The Softening of New Zealand’s Economy

Jupiter, Fla. (PRWEB) July 13, 2008

Jack Crooks discuses how New Zealand has historically had a strong economy and dollar but could soon be taking a shift in the other direction. Mr. Crooks takes a closer look at why New Zealand’s economy is softening.

New Zealand, known primarily for its agricultural activity and natural resources, has been quietly living the good life. Meanwhile, the central bank’s benchmark interest rate has made investing in New Zealand rather attractive. Over the last several years, the New Zealand dollar has appreciated quite notably versus the U.S. dollar. But this trend could be set to change. Allen Bollard, one of the Reserve Bank of New Zealand’s (RBNZ) governors, recently expressed the need for rate cuts, citing the five signs of the softening New Zealand economy.

New Zealand’s first-quarter GDP contracted for the first time since 2005.
Export volumes slumped 3.5% in the same period.
For the month of May, home sales fell to their lowest levels in 16 years.
Retail sales in the first quarter fell at the fastest pace in 11 years.
And the labor market is showing signs of rolling over with unemployment jumping 0.2% in the first quarter.

Crooks believes that monetary conditions began to ease at the start of 2009 because the state of monetary policy has been a big driver of New Zealand dollar strength. The benchmark interest rate of the Reserve Bank of New Zealand sits at 8.25%. That’s comfortably higher than the Reserve Bank of Australia (7.25%), the Bank of England (5%) and the European Central Bank (4.25%). And it’s considerably higher than the Bank of Canada (3%), the Swiss National Bank (2.75%), the U.S. Federal Reserve (2%) and the Bank of Japan (0.5%). However, there are two things are happening that could quickly reverse this appeal.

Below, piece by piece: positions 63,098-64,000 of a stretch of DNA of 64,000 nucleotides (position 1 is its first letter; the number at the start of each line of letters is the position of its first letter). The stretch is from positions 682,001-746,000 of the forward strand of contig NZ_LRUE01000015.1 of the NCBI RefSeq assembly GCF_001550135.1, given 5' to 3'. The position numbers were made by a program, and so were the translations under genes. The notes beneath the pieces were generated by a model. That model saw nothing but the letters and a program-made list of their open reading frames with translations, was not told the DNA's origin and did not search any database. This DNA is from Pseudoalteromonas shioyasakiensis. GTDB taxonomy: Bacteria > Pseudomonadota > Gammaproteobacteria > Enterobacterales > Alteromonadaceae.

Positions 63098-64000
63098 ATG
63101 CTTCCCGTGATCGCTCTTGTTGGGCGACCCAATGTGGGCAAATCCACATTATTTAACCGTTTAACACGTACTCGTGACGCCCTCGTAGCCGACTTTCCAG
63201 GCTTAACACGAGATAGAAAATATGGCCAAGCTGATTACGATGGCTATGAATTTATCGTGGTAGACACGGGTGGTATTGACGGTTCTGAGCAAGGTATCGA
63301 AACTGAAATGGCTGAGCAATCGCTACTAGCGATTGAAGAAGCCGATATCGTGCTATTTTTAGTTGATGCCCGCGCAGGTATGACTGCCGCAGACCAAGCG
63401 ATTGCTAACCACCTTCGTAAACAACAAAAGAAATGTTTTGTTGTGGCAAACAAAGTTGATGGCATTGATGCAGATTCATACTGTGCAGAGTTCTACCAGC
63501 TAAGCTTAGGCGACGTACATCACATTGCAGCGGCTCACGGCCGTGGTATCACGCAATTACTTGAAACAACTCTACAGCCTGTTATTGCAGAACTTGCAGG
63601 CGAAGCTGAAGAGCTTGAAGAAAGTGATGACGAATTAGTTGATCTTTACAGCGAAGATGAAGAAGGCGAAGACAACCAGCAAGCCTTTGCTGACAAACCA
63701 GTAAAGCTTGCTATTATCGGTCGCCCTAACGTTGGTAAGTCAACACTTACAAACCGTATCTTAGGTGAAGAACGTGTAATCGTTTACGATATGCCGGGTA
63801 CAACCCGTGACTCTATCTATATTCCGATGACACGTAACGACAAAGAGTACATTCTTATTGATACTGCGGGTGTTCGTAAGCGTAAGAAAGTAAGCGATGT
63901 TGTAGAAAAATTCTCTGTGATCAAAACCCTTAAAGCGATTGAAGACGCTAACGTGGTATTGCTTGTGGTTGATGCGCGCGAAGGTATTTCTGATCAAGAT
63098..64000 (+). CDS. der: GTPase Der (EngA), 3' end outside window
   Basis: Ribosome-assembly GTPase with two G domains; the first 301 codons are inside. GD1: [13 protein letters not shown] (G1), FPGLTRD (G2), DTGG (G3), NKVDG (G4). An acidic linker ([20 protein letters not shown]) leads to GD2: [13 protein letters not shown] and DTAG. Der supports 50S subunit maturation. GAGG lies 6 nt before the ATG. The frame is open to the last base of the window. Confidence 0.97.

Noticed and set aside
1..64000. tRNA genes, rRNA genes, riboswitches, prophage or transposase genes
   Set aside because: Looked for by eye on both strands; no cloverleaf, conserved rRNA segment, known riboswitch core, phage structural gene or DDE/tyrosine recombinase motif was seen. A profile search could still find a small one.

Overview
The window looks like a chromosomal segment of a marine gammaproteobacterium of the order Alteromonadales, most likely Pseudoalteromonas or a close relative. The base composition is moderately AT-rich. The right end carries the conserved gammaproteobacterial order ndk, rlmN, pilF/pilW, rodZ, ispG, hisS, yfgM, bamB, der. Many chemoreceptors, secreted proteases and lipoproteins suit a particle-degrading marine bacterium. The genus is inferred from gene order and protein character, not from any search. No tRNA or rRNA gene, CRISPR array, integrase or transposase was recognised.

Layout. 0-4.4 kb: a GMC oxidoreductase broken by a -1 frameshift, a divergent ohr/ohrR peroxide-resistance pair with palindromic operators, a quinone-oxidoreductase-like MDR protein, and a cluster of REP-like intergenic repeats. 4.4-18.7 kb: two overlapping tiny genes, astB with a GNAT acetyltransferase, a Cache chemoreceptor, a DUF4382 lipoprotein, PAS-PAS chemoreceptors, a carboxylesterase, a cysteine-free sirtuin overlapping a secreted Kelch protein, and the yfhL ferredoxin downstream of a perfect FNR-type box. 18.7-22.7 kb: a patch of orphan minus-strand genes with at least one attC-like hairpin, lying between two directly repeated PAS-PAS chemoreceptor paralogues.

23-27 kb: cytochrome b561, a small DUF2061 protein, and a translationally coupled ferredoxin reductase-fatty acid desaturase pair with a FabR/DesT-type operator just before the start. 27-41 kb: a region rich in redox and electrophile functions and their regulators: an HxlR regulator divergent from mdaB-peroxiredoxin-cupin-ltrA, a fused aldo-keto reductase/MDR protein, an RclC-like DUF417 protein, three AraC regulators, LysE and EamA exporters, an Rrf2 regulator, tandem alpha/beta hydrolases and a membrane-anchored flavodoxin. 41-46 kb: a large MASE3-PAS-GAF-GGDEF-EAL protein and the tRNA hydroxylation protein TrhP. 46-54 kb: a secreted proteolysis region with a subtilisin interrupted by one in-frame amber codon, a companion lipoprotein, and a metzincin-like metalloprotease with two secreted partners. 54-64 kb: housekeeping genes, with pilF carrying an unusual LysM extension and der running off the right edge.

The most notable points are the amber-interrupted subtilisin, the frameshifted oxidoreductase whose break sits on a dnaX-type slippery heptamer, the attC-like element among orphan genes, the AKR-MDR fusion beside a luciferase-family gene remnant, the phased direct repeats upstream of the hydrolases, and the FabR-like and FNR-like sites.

First, interest rates at the RBNZ need to come down. If they don’t, policy makers risk cutting off New Zealand’s economy to an even greater extent. When rates start coming down on a relative basis, then capital begins fleeing.

Second, even if central bankers start cutting the RBNZ interest rate, they’ve got quite a ways to go before they reach the level of most other major central banks’ rates. That could mean the New Zealand dollar maintains a bit of interest rate appeal. But even more money will flee if risk aversion takes hold of the markets.

“When investors are comfortable taking risks, borrowed money typically flows into high-yielding investments. The New Zealand dollar, at 8.25%, is one such high-yielding asset. But when investors become fearful, they begin running for the exits. If and when risk-takers give in to their fears, money that’s been stashed away in New Zealand dollar assets could quickly be yanked away. The result being notable depreciation in the New Zealand dollar,” Crooks states.

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